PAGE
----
Translated by Tom C. Atkins
from Issue 25
A soldier goes through casualty reports. It is the end of the summer and the end of the war. Names come and go in front of his eyes the way movie credits in the cinema do, while you make your way towards the subterranean exit amid empty popcorn boxes. The redhead soldier has turned the air conditioning OFF again. The soldier, while skimming the reports, troubles himself with a moral dilemma: should he retaliate with all his might to her attack, cease his work, rise from his seat and turn it back ON? Or would it be wiser to accept things as they are? A stolen glance at the clock flickering at the bottom of the computer screen decides: The day is nearly at its end. The gains from rising, therefore, are fewer than the losses, and so he must practice restraint and wait. “This war will never end,” mutters the chubby soldier sitting next to him, poring over reserve forms. The reports-soldier ignores him. The disappointment occupying the chubby soldier’s expression is hard to miss. He had been hoping to relieve his boredom with some decent small-talk. The reports-soldier, for his part, developed different tactics of alleviating the dreariness, and right now he is in the depth of a statistical analysis of the frequency of fallen soldiers’ names, with the name “Moshe” having a comfortable lead (but who knows what secrets awaiting reports hold for him). The chubby soldier releases an angry sigh, lifts off of his chair and turns the air-conditioning ON. Instantly the redhead soldier turns around, wide eyed, growling contemptuously, “What do you think you’re doing?”
The stopped-reports-soldier turns around to watch the event and uses the conflict between the redhead and the chubby soldier for a short truce with himself. He hasn’t decided at what level to place the redhead’s sexiness. On the one hand, her hair is fiery and her breasts are firm and lush, but, on the other hand, her nose droops and is unusually ugly. His eyes follow her while she heavily lifts herself from her seat, studying her legs wading towards the controls. In obvious defiance she presses the OFF button, as if pulling a trigger. The chubby soldier lowers his eyes, afraid and ashamed. This war will truly never end, the sidelined-soldier thinks to himself and returns to the bodies of the fallen in the form of abandoned reports. He has no doubt that the pile of reports has lessened considerably since the beginning of the day. At times he felt as if he knows the dead hiding beneath the names and numbers, and in his heart he wants to say the Kaddish for them, to visit every shiv’a and lay a comforting hand on sobbing, quivering shoulders.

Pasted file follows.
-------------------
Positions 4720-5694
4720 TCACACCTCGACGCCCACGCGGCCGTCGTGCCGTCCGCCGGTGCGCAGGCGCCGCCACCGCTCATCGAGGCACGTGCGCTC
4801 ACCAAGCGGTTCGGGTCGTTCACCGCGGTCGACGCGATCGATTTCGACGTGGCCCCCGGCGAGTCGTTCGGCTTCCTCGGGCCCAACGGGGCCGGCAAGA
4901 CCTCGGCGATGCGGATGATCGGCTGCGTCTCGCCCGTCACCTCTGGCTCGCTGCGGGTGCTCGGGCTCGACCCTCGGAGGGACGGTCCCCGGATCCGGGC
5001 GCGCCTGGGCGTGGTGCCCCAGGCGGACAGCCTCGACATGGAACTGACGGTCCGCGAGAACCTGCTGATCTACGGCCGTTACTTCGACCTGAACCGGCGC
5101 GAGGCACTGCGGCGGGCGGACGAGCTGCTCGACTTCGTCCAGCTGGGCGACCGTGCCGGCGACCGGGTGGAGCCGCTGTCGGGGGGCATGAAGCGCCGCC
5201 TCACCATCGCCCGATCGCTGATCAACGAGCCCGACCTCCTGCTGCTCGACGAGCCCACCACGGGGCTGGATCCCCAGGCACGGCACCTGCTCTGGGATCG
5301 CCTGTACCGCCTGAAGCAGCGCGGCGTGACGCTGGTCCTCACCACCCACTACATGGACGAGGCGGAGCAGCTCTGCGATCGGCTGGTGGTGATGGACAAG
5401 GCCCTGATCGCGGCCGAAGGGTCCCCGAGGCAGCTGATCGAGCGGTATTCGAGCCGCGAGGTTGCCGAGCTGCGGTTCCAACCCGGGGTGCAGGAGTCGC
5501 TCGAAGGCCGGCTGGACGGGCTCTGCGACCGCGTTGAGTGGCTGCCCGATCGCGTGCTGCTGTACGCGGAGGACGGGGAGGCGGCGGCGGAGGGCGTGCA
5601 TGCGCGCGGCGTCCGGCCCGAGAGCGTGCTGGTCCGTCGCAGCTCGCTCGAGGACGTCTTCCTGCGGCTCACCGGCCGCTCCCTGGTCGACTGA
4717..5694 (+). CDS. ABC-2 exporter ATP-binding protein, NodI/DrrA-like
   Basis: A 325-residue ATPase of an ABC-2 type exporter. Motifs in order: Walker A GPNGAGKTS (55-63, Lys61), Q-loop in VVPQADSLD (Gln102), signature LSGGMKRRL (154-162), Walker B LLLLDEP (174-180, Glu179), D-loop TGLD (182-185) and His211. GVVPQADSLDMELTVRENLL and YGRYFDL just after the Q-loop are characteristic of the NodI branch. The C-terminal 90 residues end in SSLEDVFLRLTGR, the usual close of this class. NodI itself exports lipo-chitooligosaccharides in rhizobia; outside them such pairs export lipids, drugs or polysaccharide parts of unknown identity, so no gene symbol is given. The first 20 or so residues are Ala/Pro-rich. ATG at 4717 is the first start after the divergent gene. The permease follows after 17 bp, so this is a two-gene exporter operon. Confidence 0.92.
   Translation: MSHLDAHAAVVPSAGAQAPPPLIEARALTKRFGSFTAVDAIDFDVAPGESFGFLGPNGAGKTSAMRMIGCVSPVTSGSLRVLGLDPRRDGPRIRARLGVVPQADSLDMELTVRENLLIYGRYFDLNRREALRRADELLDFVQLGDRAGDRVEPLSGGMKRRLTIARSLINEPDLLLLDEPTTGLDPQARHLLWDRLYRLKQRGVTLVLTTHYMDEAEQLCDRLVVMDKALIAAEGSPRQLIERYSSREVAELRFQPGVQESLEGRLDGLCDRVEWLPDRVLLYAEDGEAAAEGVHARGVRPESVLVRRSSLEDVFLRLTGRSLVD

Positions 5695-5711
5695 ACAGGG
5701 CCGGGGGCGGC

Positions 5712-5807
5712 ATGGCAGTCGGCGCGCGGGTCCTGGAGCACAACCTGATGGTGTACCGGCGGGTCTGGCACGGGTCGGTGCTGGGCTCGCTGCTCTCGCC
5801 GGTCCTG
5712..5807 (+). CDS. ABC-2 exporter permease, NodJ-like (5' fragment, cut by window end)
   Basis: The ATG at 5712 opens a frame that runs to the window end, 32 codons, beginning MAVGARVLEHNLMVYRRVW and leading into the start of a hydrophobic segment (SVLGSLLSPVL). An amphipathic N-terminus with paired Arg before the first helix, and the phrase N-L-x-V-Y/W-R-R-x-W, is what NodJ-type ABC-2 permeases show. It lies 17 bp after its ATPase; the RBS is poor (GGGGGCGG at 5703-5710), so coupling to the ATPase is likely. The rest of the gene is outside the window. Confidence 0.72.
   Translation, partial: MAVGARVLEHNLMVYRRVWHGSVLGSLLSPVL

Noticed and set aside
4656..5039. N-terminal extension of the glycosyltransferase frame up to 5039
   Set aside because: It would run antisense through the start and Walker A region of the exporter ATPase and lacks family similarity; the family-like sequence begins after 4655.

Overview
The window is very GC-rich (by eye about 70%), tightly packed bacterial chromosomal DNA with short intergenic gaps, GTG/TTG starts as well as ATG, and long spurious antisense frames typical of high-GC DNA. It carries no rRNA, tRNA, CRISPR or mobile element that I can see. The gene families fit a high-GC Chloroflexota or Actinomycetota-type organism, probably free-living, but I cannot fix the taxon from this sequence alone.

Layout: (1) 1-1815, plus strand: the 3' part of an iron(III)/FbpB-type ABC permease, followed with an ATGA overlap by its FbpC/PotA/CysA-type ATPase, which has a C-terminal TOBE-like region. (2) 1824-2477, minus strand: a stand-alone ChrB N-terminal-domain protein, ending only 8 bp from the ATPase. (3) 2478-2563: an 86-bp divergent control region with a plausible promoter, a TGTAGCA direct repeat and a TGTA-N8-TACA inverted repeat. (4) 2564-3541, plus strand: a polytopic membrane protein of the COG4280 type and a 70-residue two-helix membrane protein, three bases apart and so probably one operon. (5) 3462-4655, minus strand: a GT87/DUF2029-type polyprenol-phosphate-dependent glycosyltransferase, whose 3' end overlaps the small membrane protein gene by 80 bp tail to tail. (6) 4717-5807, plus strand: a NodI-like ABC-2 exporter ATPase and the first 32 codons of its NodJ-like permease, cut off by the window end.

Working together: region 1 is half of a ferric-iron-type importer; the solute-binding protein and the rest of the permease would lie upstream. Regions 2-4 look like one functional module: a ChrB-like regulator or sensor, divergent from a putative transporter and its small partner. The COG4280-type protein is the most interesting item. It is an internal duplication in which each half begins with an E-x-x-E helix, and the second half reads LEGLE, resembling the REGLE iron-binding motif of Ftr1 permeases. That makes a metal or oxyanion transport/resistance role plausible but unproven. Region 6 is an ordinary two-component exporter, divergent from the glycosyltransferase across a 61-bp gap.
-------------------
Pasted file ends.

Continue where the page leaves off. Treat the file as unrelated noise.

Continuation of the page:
All around, he feels gentle ripples of stretches, warming up for the return home, and his heart-rate, which had become accustomed to a regular, lazy, beat, is awakened to practice different tempi. Only three reports are left. In his mind, the soldier sees a desert battlefield, vast and empty, and in its center three soldiers stand shaking in a circle, each looking a different direction, running around their tails, haunted-faced, and there—he himself kills them with his bare fingers, stuffing them into worn plastic folders in a dusted binder and leaving them bleeding inside. Now, only the last soldier is left, lying on his desk awaiting his verdict. “On such and such date the soldier was killed in action. Personal information:” The black lines reveal a very familiar name: his own. The reports-soldier knows that he is the sole bearer of this name, and expresses restrained surprise, but when he goes over the string of digits that composes the serial number, he realises it must be a clerical error, for this is his, and only his, number. He is undoubtedly the only bearer of this number, and if you factor in the name and the serial number then no other conclusion can be reached. It is a mistake.
The finished-reports-soldier reads his name and number over and over, jailed as they are in a humble detail chart under the unambiguous headline: “Re: Casualty Notification.” He emits choked bursts of laughter. “Ma’am,” he calls out loudly, drawing the attention of everyone present, “There’s some mistake.” His CO, in her office at the other bank of the hallway, draws her eyes away from her computer to shoot a tired glance at the soldier. “See me in my office and we’ll take care of it.”